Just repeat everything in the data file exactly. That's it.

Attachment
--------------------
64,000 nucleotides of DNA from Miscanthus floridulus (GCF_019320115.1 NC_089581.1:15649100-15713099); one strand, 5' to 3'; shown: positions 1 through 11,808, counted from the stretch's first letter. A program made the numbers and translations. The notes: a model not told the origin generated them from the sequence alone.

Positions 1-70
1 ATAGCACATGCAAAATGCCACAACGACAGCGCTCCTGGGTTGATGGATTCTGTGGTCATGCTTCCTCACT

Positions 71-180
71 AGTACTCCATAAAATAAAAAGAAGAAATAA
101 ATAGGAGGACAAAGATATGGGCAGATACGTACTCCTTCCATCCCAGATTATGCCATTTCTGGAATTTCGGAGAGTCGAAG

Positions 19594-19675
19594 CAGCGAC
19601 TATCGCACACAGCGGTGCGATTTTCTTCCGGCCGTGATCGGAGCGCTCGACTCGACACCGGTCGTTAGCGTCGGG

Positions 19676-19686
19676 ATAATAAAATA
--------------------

64,000 nucleotides of DNA from Miscanthus floridulus (GCF_019320115.1 NC_089581.1:15649100-15713099); one strand, 5' to 3'; shown: positions 1 through 11,808, counted from the stretch's first letter. A program made the numbers and translations. The notes: a model not told the origin generated them from the sequence alone.

Positions 1-70
1 ATAGCACATGCAAAATGCCACAACGACAGCGCTCCTGGGTTGATGGATTCTGTGGTCATGCTTCCTCACT

Positions 71-180
71 AGTACTCCATAAAATAAAAAGAAGAAATAA
101 ATAGGAGGACAAAGATATGGGCAGATACGTACTCCTTCCATCCCAGATTATGCCATTTCTGGAATTTCGGAGAGTCGAAG

Positions 19594-19675
19594 CAGCGAC
19601 TATCGCACACAGCGGTGCGATTTTCTTCCGGCCGTGATCGGAGCGCTCGACTCGACACCGGTCGTTAGCGTCGGG

Positions 19676-19686
19676 ATAATAAAATA